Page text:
How does rising atmospheric CO2 affect marine organisms?

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Reef Persistence Under Real-world Extremes of Ocean Acidification

Paper Reviewed
Enochs, I.C., Formel, N., Manzello, D., Morris, J., Mayfield, A.B., Boyd, A., Kolodziej, G., Adams, G. and Hendee, J. 2020. Coral persistence despite extreme periodic pH fluctuations at a volcanically acidified Caribbean reef. Coral Reefs

In the words of Enochs et al. (2020), "much of what we know about reef species responses to ocean acidification has come from laboratory experiments, which by design represent a simplification of environmental conditions and ecological interactions." Continuing, they add that "while these data are critical, incorporation of real-world complexity into ocean acidification research is necessary for understanding and predicting reef ecosystem responses." And thus the team of nine marine scientists went on to provide some of that real-world complexity by investigating the response of corals living near a volcanic CO2 vent at a Caribbean reef in Mayreau, St. Vincent and the Grenadines.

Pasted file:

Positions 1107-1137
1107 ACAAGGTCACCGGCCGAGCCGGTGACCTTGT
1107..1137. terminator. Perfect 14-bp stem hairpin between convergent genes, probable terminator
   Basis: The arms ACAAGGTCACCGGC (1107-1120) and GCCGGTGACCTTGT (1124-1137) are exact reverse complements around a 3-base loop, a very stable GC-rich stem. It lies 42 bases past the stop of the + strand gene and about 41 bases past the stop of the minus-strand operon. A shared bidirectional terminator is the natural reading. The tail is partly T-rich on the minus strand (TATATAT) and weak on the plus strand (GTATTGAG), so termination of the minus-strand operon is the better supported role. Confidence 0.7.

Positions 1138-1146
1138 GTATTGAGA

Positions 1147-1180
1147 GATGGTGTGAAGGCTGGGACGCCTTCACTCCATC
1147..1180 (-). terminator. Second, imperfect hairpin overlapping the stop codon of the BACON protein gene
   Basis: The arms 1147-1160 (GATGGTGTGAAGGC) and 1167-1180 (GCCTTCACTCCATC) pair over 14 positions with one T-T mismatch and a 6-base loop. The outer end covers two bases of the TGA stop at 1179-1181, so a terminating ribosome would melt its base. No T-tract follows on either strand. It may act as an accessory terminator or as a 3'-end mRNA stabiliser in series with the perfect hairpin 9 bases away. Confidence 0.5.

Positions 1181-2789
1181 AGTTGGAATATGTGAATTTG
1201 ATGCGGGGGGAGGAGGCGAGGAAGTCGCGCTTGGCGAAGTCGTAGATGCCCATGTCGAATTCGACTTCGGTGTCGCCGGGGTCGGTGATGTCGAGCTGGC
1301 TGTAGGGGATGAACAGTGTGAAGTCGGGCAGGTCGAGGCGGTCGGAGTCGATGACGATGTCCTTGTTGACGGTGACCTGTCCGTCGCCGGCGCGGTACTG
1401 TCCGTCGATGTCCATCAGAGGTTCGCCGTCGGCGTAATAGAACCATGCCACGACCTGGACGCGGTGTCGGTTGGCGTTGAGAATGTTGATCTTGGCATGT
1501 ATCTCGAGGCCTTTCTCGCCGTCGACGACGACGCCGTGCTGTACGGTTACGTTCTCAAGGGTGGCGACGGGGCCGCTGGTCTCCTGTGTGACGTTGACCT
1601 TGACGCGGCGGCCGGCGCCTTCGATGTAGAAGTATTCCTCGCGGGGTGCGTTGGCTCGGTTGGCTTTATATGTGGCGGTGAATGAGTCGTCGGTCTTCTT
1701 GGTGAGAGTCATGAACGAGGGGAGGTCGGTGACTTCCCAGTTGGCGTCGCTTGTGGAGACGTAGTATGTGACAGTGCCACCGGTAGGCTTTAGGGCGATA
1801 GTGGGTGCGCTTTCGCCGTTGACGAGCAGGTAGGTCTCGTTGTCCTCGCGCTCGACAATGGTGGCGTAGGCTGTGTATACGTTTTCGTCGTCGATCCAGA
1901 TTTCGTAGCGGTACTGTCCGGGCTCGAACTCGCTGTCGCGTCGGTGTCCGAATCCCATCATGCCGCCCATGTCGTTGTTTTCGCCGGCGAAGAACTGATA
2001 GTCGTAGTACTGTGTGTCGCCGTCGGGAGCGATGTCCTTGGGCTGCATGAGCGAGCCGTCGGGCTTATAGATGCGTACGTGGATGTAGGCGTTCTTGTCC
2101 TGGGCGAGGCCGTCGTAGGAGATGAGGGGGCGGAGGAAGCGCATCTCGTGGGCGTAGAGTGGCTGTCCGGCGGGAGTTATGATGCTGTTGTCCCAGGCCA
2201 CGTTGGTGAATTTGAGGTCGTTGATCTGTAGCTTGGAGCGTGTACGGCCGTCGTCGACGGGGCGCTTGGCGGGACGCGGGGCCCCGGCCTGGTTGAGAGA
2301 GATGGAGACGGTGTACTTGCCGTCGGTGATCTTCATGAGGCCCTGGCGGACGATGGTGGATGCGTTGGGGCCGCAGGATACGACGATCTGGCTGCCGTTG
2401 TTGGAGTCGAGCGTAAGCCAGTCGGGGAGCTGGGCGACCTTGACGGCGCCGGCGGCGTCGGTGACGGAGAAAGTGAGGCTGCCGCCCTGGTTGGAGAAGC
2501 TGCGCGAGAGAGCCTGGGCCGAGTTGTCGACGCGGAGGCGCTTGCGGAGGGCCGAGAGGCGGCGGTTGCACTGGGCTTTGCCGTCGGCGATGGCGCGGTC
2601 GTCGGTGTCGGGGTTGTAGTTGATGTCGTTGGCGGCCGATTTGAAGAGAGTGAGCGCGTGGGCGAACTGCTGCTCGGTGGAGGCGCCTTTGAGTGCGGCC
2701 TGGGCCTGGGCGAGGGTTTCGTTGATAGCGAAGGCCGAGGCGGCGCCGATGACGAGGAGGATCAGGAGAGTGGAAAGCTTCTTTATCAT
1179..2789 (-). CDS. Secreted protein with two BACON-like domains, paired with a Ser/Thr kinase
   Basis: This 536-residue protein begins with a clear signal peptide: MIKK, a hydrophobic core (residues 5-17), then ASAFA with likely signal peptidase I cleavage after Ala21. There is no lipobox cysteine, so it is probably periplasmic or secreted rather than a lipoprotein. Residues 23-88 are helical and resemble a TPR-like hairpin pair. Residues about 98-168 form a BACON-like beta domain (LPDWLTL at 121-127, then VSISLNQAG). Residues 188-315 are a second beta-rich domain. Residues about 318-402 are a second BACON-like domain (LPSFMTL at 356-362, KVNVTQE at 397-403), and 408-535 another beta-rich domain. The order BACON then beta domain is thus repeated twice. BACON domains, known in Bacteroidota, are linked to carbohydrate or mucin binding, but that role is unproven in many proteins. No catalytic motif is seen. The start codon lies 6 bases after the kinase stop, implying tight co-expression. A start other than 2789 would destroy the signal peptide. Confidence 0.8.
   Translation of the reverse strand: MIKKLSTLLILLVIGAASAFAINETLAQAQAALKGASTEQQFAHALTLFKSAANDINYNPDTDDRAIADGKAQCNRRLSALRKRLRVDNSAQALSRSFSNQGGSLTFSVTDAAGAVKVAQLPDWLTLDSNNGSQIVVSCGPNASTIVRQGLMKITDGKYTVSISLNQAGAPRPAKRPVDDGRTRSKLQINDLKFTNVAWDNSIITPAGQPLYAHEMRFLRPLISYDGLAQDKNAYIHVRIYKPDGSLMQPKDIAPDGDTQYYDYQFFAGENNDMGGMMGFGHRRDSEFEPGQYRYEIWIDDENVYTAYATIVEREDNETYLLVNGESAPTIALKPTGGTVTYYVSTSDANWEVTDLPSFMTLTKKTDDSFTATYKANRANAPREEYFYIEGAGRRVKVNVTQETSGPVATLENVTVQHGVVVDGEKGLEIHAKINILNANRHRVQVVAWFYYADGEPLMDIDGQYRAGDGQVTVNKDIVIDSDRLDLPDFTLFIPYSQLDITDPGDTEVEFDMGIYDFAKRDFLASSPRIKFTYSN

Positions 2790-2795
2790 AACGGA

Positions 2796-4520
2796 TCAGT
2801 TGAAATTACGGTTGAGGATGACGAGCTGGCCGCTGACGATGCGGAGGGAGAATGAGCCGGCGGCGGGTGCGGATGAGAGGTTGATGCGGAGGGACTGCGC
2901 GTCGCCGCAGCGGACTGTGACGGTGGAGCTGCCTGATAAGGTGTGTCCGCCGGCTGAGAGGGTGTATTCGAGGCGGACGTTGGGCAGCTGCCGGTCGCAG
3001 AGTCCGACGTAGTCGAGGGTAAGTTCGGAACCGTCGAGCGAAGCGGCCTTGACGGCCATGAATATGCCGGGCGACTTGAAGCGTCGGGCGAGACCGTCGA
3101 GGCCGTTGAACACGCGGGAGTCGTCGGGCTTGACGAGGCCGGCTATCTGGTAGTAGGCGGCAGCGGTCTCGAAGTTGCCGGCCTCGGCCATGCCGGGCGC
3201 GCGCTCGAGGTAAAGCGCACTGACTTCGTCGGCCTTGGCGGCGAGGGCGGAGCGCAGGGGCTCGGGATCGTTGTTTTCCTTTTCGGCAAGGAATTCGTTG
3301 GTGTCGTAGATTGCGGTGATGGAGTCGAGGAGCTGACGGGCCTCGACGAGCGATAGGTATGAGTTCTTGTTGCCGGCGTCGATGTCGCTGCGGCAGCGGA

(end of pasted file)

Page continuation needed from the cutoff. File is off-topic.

Results of their investigation revealed localized CO2 enrichment around the volcanic seep that amounted to frequent episodes of "extreme acidification with pH levels as low as 6.540 and undersaturation of aragonite." Surprisingly, Enochs et al. report that "despite localized CO2 enrichment and gas venting, the surrounding area has high hard and soft coral cover, as well as extensive carbonate frameworks." Such observations, in their words, "supports up-regulation of pH at the site of calcification" and further indicates "mechanisms of resilience to [the] extreme acidification stress." And that would suggest concerns over the future of these key marine organisms in response to so-called ocean acidification may well be over-blown.

Posted 4 May 2020